Nicolas Cage

N is for National Treasure (2004)

Archaeologist Benjamin Gates (Nicolas Cage) races to find the legendary Templar Treasure before a team of mercenaries, led by former friend and colleague Ian Howe (Sean Bean).

So I have seen National Treasure many times before, but as I don’t own a film beginning with the letter N that I had not seen before, and I rewatched the National Treasure movies the other day because they bring me joy, I thought it would do fine for this challenge.

National Treasure is just so much fun. It’s a heist movie (one of my favourite genres of movie) with history (one of my favourite subjects at school). Sure, the premise of hidden treasure and a secret, invisible map on the back of the Declaration of Independence is farfetched and kind of silly but who cares?! This premise makes a great film!

Ben along with his best friend and tech genius Riley (Justin Bartha) are the ones trying to stop Ian – their thinking is they must steal the Declaration of Independence in order to protect it. As their heist gets underway archivist Dr Abigail Chase (Diane Kruger) gets caught up in their plans and the three of them are forced to work together to figure out the clues and find the treasure before Ian does.

The main trio of characters are all great. They are all well-rounded, they each have their own skills and knowledge to contribute to finding the treasure, and they just fit together nicely. Riley isn’t related to comedy sidekick and Ben doesn’t always have all of the answers.

The action sequences are well shot and exciting, and the score, composed by Trevor Rabin, is great and the central motif just works so well. The mysteries and double crosses that are key to a heist and a treasure hunt are all there and the film goes by at a good pace so you are never bored.

National Treasure is just a fun adventure film that knows exactly what it is, and it does it incredibly well. It’s pure escapism for a couple of hours and I love it. 5/5.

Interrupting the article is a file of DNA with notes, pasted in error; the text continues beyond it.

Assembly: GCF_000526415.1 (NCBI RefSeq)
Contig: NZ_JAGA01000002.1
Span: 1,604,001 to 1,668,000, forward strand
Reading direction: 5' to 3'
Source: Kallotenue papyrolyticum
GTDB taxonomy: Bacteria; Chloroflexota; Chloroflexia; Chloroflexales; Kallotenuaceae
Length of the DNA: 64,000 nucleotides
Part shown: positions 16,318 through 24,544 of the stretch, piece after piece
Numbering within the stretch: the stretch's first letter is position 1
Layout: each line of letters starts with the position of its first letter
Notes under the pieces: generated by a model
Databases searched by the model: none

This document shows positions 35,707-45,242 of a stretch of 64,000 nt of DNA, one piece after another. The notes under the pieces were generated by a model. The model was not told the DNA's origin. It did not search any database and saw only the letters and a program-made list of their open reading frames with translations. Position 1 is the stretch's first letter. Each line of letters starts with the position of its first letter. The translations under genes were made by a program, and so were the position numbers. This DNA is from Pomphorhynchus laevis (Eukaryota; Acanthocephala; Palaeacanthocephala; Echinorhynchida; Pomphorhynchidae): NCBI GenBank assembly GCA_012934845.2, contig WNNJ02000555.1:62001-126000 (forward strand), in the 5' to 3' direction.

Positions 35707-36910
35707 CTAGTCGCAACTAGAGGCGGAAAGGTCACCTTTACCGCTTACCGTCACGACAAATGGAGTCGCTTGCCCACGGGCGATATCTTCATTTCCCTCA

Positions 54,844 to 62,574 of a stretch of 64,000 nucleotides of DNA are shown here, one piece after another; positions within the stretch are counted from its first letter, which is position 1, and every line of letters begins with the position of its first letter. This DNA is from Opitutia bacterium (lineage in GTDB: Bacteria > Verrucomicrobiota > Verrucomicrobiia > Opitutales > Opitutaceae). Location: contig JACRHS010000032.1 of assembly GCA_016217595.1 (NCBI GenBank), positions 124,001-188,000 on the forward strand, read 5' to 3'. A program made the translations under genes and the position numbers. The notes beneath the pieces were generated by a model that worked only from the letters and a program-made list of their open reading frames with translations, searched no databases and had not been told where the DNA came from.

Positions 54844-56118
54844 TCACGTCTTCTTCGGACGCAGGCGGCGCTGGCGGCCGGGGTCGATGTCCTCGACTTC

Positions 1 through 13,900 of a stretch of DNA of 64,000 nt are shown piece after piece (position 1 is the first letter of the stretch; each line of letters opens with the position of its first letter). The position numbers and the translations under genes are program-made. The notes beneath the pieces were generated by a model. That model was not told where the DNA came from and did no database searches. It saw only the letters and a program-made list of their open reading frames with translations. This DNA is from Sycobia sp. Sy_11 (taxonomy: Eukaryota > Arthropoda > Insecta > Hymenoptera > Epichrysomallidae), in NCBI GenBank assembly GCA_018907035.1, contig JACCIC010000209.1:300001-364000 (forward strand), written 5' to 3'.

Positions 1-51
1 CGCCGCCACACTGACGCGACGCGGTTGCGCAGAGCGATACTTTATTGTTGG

REVIEW: Guarding Tess (1994)

Secret Agent Doug Chesnic (Nicolas Cage) is the agent in charge of the protection detail for Tess Carlisle (Shirley MacLaine), the widow of the former President of the United States and a woman who seems to enjoy making Doug’s life difficult with outlandish demands.

Guarding Tess has a typical plot – two very different characters who clash, learn to get along and understand one another – and it’s a functional yet dull plot as the two leads are never given much of a backstory or layers to their personalities. So many on the male characters speak in a monotone, even in stressful situations, which makes what’s supposed to be exciting on screen, not engaging at all.

Guarding Tess seems to be tonally all over the place too. It’s supposed to be a comedy, and there are a few funny moments, but then there’s these big dramatic moments in the last act that don’t hold any real weight due to the farcical nature of the previous hour of the film.

Cage and MacLaine have chemistry but it’s the kind of chemistry where you’re not sure if they’re going to tear chunks out of one another or kiss which naturally makes things a little uncomfortable and weird at times. It’s just as the relationship between Tess and Chesnic, and the rest of her Secret Service detail gets slightly interesting that the film swerves into something completely different and that relationship is never fully developed.

Guarding Tess ends up being a very bland “comedy” drama. The characters are, for the most part, pleasant but there’s so little drama or tension that they are just going about their daily lives and very little of interest happens. 2/5.